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Dear Introverts: You Don’t Have to Be Extroverted to Enjoy a Career in Nursing

If you aren’t much of a chatterbox and constant socializing sucks the energy out of you, you’re not alone.


According to the Myers & Briggs scale, you likely fall somewhere on the introverted range.

Introverts generally don’t look forward to engaging tons of people for extended periods of time or else you’ll get tired or irritable. While they can be shy, this isn’t always the case.They can be fun and exciting, but recharge and thrive in moments of solitude, whereas extroverts get their energy from socializing with others.

So how does that work if you’re pursuing a career in nursing --- an industry with tons of co-workers (nurses, techs, doctors, etc.), patients and constant fires to put out?

Nursing is a big, diverse field with many specialties and opportunities that is suited for a wide array of personalities.

The main characteristics any nurse needs is to be successful have strong work ethic, math skills to handle med conversions, a caring nature, patience, and of course, a license to practice.

If you prefer to deal with bigger crowds in small doses, if small talk irks your entire being, and if you would make it a point to avoid spending too much time gabbing at the nurse’s station, there are a couple of options that might be a great fit for you.

Be a “Floater

Even though you don’t mind a conversation here and there, you may just want to get in, take care of your patients, and get out.

While you don’t want to get too invested in work gossip or divulging too much about your personal life, you might not want to come off as the standoffish co-worker. So what’s a good work option for being just friendly enough without getting in too deep? Become a nurse on float team. Every shift, you will be assigned on a different area or floor. This way, you can get to know nurses enough to become comfortable with them without getting dragged into the daily social inner workings of these working environments.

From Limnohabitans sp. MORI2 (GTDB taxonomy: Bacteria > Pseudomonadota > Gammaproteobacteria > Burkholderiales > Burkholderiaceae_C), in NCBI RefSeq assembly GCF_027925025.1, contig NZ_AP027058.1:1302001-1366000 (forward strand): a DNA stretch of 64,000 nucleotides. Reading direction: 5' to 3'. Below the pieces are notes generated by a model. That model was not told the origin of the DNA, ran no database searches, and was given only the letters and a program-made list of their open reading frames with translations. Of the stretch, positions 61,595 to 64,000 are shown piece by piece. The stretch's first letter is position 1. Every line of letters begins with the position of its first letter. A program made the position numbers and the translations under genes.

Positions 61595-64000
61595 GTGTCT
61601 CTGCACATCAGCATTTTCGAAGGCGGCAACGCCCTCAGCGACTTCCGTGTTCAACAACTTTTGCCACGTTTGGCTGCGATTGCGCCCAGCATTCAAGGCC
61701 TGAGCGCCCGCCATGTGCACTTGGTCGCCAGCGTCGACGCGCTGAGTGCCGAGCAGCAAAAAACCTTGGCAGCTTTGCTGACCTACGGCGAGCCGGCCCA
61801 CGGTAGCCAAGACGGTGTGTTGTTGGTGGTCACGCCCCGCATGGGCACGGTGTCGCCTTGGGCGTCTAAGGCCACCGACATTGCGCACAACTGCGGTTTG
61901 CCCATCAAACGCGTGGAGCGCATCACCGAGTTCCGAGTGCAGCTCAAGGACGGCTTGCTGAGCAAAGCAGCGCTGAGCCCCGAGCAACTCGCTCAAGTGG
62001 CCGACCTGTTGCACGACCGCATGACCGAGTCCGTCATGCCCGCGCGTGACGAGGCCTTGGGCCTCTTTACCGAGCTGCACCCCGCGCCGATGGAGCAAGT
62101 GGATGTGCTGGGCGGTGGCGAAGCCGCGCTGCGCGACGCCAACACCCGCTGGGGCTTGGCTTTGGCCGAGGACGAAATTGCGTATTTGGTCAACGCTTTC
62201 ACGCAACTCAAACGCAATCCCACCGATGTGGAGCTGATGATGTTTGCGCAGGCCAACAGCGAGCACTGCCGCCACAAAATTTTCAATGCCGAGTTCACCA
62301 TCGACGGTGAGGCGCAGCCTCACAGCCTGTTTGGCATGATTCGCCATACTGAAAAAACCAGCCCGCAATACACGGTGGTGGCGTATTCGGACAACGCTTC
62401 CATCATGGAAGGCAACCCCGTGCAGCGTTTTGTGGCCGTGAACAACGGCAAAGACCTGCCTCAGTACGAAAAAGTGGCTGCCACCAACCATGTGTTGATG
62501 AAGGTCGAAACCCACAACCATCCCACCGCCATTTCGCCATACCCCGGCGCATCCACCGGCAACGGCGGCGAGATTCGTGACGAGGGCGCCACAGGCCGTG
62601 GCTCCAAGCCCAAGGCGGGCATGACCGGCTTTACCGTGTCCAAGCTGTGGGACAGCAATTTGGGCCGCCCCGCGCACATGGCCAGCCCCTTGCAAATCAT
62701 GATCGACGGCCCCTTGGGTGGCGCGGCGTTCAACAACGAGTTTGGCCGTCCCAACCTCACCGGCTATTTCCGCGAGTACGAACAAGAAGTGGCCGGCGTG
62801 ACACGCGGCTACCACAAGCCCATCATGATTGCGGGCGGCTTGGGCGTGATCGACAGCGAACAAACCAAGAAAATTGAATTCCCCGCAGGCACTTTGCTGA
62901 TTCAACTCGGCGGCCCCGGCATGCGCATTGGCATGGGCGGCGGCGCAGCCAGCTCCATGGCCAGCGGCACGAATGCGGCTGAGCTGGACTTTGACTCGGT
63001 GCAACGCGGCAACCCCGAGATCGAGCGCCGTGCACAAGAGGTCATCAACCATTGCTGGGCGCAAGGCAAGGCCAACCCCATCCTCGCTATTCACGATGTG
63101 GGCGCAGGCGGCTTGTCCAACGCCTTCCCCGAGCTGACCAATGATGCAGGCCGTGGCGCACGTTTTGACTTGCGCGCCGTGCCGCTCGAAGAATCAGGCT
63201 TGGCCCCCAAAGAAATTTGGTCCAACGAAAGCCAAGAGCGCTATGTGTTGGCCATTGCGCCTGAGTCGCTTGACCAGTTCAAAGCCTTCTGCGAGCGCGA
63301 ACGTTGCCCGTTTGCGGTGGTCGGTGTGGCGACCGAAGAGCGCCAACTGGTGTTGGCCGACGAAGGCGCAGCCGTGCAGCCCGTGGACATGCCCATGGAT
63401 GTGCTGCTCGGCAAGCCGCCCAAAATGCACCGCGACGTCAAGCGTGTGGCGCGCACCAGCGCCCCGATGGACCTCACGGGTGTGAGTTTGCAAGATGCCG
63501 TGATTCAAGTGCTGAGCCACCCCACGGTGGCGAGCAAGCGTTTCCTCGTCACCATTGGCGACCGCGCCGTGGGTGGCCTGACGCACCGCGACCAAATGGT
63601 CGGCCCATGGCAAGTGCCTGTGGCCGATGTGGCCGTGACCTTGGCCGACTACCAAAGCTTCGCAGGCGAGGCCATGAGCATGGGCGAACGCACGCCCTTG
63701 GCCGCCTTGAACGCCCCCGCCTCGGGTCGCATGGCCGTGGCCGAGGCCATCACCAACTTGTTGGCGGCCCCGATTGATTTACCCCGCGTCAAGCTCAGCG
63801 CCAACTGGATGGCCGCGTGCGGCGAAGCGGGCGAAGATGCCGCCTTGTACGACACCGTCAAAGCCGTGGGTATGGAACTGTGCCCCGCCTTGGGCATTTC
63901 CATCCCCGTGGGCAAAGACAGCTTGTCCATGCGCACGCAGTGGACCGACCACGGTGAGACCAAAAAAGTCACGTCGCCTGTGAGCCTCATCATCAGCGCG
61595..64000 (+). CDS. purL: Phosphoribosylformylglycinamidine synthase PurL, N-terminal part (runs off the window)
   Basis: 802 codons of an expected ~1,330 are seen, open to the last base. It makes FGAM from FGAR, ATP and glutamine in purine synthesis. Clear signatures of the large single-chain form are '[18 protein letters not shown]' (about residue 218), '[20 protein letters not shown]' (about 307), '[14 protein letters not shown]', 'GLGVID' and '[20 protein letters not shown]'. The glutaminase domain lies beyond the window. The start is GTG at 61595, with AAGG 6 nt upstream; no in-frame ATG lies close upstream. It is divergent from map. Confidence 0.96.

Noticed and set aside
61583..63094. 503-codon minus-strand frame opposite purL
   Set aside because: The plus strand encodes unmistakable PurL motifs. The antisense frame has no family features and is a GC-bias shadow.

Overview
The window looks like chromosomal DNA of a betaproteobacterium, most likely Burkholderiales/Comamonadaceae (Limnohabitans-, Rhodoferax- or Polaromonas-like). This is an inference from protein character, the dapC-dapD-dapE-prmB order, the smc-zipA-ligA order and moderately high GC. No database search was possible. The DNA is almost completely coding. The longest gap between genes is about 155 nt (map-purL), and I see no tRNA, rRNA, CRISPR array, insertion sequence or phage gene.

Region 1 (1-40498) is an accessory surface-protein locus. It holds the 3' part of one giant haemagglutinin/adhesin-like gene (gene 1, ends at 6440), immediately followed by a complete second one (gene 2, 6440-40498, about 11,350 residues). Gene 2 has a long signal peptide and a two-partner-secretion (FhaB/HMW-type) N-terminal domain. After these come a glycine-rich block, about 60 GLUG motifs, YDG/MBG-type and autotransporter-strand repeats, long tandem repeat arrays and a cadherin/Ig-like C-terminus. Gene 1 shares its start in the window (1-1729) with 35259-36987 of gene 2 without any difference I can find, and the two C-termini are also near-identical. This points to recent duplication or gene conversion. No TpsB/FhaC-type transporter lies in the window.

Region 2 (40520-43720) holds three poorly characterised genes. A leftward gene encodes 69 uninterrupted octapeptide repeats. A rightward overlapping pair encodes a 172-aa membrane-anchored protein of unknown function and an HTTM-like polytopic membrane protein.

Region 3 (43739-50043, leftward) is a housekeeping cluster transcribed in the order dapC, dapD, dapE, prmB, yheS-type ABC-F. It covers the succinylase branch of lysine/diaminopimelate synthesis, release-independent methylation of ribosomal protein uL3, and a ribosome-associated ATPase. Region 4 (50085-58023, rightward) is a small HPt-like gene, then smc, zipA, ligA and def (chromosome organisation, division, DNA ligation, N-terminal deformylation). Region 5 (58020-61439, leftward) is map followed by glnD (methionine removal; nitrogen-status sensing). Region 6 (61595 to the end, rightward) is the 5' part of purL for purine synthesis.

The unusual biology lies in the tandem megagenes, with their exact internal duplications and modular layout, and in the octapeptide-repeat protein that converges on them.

Neonatal ICU

This is a nursing specialty working with newborns dealing with a variety of challenges, including premature births, defects, cardiac problems and other issues during the first month of life.  It’s very laid back and quiet. Most of your interaction is going to be centered around educating and talking to parents about taking care of their children.

PACU Nursing

Post anesthesia care unit (PACU) nurses are registered nurses that provide intensive observation and treatment of patients who have undergone anesthesia. Since they’re unconscious, the gig is pretty quiet.You’re simply enhancing their lives by providing critical care to patients in the post-anesthesia care unit. You care for patients who are recovering from general, regional, or local anesthesia, monitoring vital signs and making sure that patient comfort is maximized, and you don’t have a whole ton of excitement going on, so it’s a bit more relaxed.

The great thing is, these are just the tip of the iceberg.

The nursing field is chock filled with opportunities like these.

You can even work from home as a nurse:

The bottom line? If your heart is drawn to nursing and you happen to be an introvert, you still belong here just like everybody else. Are you an introvert that’s found the perfect nursing opportunity for you? Tell us what you do in the comments below.



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